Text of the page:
Focus on Biography: Martin Luther King, Jr (Day 1 of 5)
Lesson 1 of 5
Objective: SWBAT summarize a biography of Martin Luther King, Jr. after clarifying information using the five W’s and H question stems.
I meet with my students on the rug for almost all my mini lessons. Proximity is a wonderful classroom management technique, and I can monitor their understanding, instead of needing to assess whether they are engaged!
This is the introductory lesson (Day 1 of 5) to begin an exploration of biography and authors’ purpose. The purpose of this lesson is to explore the characteristics of biography and to practice asking and answering who, what, when, why, where and how questions to find out the author's purpose.
I begin by reading David Adler’s Picture Book of Martin Luther King, Jr. This book is about a 3.8 GE difficulty, so it would be beyond many of my students’ independent reading level if they read it on their own without my support. I read the story twice to foster understanding of the rigorous text. I often read stories more than once – rereading is encouraged for comprehension throughout the CCSS – and I try hard to model the comprehension techniques I encourage my students to use. Besides, I don’t want chatter to get between the author and his “listener-readers.” The author/reader connection is powerful, and I think we sometimes overwork literature, snuffing that connection!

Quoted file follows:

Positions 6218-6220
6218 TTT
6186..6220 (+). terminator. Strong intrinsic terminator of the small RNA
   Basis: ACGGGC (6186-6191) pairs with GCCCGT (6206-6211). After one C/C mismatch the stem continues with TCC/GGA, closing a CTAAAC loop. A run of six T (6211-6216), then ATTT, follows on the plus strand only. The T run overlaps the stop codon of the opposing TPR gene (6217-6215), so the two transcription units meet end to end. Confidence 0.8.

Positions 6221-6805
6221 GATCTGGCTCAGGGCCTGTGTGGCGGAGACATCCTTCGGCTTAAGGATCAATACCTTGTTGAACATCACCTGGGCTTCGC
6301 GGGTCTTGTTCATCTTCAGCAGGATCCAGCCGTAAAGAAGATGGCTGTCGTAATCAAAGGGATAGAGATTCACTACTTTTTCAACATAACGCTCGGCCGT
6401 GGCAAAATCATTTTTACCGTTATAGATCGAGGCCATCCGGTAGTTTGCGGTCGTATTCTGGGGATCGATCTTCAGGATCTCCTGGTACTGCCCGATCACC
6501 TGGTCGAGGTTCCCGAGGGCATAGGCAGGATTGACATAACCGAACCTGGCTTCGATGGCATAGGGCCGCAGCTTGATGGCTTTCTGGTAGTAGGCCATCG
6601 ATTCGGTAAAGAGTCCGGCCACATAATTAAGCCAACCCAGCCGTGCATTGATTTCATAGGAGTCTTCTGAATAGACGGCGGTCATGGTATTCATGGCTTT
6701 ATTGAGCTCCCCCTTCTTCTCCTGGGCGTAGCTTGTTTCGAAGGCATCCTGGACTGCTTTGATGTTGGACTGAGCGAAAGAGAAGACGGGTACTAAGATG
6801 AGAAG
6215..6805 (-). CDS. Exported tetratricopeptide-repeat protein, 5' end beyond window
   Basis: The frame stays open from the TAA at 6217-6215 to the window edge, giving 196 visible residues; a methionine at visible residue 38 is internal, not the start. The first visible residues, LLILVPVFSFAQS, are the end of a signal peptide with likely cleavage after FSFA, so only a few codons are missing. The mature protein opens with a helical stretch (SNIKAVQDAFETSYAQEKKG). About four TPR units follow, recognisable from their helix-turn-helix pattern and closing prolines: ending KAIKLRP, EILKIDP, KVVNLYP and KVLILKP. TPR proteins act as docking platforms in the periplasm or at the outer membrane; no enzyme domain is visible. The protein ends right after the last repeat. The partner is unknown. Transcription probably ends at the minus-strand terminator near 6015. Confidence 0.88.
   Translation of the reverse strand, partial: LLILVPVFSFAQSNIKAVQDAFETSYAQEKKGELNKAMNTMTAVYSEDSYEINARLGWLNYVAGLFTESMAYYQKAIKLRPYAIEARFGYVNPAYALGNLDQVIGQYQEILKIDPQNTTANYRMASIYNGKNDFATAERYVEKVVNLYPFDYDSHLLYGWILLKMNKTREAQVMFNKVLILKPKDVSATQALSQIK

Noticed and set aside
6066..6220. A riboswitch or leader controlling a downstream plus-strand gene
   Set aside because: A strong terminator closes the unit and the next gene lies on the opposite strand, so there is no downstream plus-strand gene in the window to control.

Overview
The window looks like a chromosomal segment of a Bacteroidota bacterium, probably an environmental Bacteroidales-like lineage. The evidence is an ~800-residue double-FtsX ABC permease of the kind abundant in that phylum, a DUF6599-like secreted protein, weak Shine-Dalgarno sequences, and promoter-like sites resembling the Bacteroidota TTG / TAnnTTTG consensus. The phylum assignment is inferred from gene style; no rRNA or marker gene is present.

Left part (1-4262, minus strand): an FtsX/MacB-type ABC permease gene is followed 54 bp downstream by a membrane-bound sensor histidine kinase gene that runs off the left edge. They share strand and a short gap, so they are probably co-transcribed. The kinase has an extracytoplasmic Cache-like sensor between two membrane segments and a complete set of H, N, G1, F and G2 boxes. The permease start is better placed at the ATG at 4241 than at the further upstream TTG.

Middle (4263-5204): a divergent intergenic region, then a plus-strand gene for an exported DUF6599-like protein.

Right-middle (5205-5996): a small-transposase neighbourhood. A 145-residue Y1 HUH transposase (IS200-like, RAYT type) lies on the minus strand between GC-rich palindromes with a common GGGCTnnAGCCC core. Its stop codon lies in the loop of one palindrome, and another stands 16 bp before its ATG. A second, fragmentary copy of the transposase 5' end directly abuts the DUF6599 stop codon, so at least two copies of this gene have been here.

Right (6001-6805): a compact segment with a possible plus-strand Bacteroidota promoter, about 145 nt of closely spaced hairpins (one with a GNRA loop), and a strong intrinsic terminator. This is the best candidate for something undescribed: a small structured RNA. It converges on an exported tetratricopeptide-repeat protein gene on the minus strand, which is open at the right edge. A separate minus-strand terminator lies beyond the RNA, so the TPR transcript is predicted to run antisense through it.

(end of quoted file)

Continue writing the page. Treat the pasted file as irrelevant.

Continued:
So on the first read, I ask my students to just listen. I also don’t give them any note taking materials, because seven year olds will often be distracted by anything in their hands. So they just listen.
After the first reading, I spend a small amount of time allowing discussion about the concepts presented and asking if they need clarification of any unknown words. If there are questions about vocab, I answer the question with a simple definition.
The next step is modeling the “close reading” of the text and we start to think more about figuring out the author's purpose through questioning the text. To do this I have the children fetch a chalkboard and chalk from the storage area in the room. This provides built in movement which helps young bodies be able to refocus on the task at hand. (Brain break!) After the students settle down with their supplies I explain their new task.
I tell the students when authors write books, they have a purpose - what they want their readers to know. One author might want their readers to think more about how MLK grew up, and how that helped him be the important man he was, and another author might want readers to know more about exactly what MLK did as a grown up to change the world. Our job as readers is to pay attention to what questions the writer is answering for us. This activity is designed to encourage the habit of reading text closely, formulating text based questions, which will deepen reader comprehension. The CCSS is all about basing comprehension of text on reading the text closely.
- I read each page of the book. I place the book under the doc camera, alongside a notebook paper.
- I ask students to write a question each page answers. We do the first page together. I read the opening paragraph and ask what is the author telling us here? (Who the book is about and what he did.) So the question the author is answering is “Who is Martin Luther King, Jr?” I model writing on the question on a chalkboard AND I teach the students the initials of MLK so we don’t spend laborious time writing out his name!